Archaeologists start dig after finding rare arrowheads on Waskaganish territory
Archaeologists believe the stone relics were made using a grinding technique, different than later techniques of chipping. (Waskaganish Cultural Institute/Facebook)
A Quebec archaeological team will begin its work at an extraordinary site this week, as it explores a settlement that could be as old as the invention of the wheel.
The Saunders Goose Pond discovery, which could date back 7,000 years, was found last summer on Waskaganish territory in northern Quebec.
The James Bay community, located near Fort Rupert, is known as the birthplace of the Hudson’s Bay Company and has historical significance for the local Cree as a traditional fishing site.
When archaeological crews were digging near the Smokey Hill rapids last summer, they expected to find relics and pottery dating back about 150 years.
So it came as a surprise when one discovery was linked to pre-European times.
The rough-looking stone blades and arrowheads were found by a local community member, who brought them to the Waskaganish Cultural Institute.
"It was very obviously quite different and quite old," says James Chism, the curator of archaeology at the institute.
He says the tools could be between 4,000 and 7,000 years old.
"It’s pretty exciting, because we don’t have a lot of sites in Quebec that are that old, if it’s as much as 7,000 years," Chism says.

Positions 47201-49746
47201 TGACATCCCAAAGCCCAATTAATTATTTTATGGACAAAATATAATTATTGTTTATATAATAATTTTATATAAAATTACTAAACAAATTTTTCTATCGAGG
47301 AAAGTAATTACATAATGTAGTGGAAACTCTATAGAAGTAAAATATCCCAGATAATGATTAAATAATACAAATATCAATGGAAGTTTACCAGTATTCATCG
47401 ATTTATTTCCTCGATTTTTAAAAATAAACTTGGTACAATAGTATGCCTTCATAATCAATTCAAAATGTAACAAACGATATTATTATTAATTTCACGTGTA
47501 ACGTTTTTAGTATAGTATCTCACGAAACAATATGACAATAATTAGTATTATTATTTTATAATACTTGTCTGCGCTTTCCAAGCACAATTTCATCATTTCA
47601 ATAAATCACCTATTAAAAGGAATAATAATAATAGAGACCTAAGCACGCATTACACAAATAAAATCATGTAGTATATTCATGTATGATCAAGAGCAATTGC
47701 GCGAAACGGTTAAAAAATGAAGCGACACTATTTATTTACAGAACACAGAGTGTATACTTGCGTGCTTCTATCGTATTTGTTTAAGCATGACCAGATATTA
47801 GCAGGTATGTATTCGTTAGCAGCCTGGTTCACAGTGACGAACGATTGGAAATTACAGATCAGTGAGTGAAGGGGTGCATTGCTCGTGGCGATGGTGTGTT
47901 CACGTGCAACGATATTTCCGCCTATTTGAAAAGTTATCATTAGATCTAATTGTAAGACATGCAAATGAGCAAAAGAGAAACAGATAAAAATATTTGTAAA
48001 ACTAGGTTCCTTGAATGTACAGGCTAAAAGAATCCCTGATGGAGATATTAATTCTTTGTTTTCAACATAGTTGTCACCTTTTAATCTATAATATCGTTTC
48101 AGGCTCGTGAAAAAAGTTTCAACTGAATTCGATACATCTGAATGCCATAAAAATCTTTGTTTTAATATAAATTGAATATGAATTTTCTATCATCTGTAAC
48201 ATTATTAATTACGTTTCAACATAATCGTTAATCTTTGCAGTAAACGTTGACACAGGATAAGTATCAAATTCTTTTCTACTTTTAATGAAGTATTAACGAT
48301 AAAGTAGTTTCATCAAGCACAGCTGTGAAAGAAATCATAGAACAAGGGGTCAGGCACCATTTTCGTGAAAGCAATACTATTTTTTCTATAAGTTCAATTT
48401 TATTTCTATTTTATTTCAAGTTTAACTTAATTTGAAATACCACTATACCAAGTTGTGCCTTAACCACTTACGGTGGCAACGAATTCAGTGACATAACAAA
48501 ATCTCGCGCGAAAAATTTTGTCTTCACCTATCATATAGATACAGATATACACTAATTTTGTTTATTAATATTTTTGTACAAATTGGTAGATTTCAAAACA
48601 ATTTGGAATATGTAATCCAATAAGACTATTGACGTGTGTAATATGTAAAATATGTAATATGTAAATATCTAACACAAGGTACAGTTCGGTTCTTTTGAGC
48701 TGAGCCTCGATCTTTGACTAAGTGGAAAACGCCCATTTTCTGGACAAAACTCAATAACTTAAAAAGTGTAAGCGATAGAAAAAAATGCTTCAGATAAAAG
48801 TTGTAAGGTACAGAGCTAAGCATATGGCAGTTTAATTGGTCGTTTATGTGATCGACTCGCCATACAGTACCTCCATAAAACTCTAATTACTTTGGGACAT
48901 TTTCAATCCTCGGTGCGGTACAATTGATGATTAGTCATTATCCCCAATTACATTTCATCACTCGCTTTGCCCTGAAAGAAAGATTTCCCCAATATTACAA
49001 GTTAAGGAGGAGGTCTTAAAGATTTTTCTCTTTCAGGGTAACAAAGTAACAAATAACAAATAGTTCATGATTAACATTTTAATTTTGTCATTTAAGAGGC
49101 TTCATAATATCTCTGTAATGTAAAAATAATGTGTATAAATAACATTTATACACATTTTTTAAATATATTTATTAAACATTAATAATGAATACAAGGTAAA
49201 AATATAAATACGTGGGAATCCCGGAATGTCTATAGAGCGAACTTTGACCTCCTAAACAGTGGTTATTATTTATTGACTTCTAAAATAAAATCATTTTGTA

"It’s a time period that we know almost nothing about."
Searching for answers
Last summer, the team did a survey of the site and marked locations of interest.
But Monday afternoon will be the first time archaeologists will dig at the Saunders Goose Pond site.
Chism says the area where the relics were found was likely once a peninsula or island, even though the site is now about 63 metres above sea level.
The Cree community of Waskaganish is located along James Bay in northern Quebec. (Google Maps)
It’s possible the territory was a campsite, but archaeologists won’t know for sure until the team gets a better look at the settlement.
Chism hopes they will be able to narrow down the timeline this summer through geological surveys and tests on any organic materials they might find, such as charcoal or bone.
He says the dig could reveal important information about how people lived in Canada at that time — who they were, and what they hunted and ate.